Ben Daniel: How can employers help solve absenteeism in the office?

absenteeism In the UK, tackling absenteeism in the office requires employers to understand and fulfil their legal obligations regarding the health, safety, and welfare of their employees. The law mandates that employers must do what is reasonably practicable to protect their employees’ health, safety and welfare, including mental health, as well as the health of others who might be affected by their work activities.

The Health and Safety at Work Act 1974 imposes a duty of care on employers to protect their employees from work-related stress. Furthermore, the Management of Health and Safety at Work Regulations 1999 requires employers to assess the risk of stress-related ill health arising from work activities and take measures to control that risk.

Employers are also legally required to prevent both physical and mental ill health in their workers that may arise due to business activities. This includes conducting risk assessments aimed at protecting employees’ wellbeing. While wellbeing or mental health risk assessments are not currently a legal requirement, there is a growing consensus on the need for such measures.

In addition to these obligations, employers are encouraged to create an environment that promotes mental wellbeing, recognising its importance and their legal responsibilities in this area. Health and safety law further extends to the requirement of providing a safe working environment, which covers a safe system of work, access to safe equipment, and the right to protection from hazards.

Employers can combat absenteeism by ensuring compliance with health and safety laws by conducting regular risk assessments, providing training and support to help employees manage stress and improve their mental health, offering flexible-working options to accommodate different needs and reduce stress, creating a workplace culture that values and supports mental wellbeing, and engaging with employees to understand their needs and what support they require.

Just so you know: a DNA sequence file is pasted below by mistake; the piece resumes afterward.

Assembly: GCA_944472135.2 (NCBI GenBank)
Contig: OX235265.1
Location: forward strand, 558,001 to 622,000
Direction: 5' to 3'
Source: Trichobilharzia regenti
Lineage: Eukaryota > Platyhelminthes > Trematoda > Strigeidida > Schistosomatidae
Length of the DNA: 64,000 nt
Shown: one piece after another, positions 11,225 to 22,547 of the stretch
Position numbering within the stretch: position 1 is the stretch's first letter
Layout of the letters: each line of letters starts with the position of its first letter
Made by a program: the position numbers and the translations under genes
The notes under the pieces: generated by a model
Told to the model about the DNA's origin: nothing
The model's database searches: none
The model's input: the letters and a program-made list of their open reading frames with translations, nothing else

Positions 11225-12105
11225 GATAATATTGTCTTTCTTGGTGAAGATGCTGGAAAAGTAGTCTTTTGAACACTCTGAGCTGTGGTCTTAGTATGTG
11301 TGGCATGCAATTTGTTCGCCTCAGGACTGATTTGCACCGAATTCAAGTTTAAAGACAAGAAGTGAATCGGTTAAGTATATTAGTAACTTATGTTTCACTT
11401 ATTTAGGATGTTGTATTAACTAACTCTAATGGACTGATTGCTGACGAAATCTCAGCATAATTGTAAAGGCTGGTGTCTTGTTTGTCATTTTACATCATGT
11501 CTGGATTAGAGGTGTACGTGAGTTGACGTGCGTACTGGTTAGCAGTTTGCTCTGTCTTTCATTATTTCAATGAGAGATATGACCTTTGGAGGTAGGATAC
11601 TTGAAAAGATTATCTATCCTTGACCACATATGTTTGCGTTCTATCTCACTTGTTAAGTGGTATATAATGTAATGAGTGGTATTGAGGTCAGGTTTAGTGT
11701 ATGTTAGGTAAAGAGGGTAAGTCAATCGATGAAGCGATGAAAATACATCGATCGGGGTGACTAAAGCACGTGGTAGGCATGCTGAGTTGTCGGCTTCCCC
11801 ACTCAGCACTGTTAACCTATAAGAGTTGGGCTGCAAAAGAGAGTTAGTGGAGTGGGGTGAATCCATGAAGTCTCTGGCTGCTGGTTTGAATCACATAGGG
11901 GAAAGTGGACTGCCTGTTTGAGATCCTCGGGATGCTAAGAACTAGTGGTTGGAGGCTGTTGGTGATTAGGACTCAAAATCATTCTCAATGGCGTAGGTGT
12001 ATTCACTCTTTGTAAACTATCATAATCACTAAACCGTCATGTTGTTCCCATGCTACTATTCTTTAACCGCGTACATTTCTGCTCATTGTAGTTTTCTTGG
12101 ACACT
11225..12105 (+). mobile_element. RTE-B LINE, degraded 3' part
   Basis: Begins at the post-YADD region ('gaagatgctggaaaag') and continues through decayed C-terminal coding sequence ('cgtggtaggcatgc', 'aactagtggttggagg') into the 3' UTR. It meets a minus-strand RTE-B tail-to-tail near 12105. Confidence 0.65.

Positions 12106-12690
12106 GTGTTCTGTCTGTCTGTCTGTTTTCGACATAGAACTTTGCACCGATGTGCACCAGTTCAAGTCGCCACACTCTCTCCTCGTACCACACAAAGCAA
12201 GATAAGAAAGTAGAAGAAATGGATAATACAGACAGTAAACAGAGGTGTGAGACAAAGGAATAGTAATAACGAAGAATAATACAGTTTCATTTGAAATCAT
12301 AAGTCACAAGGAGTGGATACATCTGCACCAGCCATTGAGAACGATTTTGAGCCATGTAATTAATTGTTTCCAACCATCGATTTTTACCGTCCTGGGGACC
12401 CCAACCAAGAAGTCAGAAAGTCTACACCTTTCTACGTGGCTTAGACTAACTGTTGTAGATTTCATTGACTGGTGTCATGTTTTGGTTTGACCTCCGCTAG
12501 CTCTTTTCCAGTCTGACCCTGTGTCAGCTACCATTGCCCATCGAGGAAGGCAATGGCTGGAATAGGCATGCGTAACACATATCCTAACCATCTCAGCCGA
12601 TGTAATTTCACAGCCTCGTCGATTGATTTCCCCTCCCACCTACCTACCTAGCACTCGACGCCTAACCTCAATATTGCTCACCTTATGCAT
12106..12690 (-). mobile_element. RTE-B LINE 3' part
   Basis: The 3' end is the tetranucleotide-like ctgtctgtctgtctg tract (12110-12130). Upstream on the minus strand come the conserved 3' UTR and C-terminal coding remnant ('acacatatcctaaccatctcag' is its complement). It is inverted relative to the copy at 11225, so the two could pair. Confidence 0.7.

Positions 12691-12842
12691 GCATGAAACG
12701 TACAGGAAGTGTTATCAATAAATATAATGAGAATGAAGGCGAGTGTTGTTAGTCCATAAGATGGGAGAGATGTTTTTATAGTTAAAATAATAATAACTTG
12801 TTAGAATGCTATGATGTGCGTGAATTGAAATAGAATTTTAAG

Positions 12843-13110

By taking these steps, employers can help solve absenteeism by addressing its root causes, and creating a healthier, more supportive and more productive workplace for their employees. This not only complies with legal standards but also demonstrates a commitment to the wellbeing of the workforce, which can lead to reduced absenteeism rates.

The pressures of the cost-of-living and stress means that the mental health of many employees has suffered and workplace absences have increased. There are many steps an employer can take to manage absence, both preventative and after the fact. Firstly, putting measures in place to reduce stress and improve the mental health of employees will have long-term positive effects in increasing workplace attendance and staff retention.

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Furthermore, finding ways to enhance workplace flexibility may also help with the negative impact that the cost of living has on employees. Finally, ensuring the completion of all the proper procedures, such as accurately recording sickness and conducting return-to-work interviews, ensures there is a thorough process in place to help support attempts to manage and reduce sickness in the workplace.

Ben Daniel is partner and head of employment, pensions and immigration at Weightmans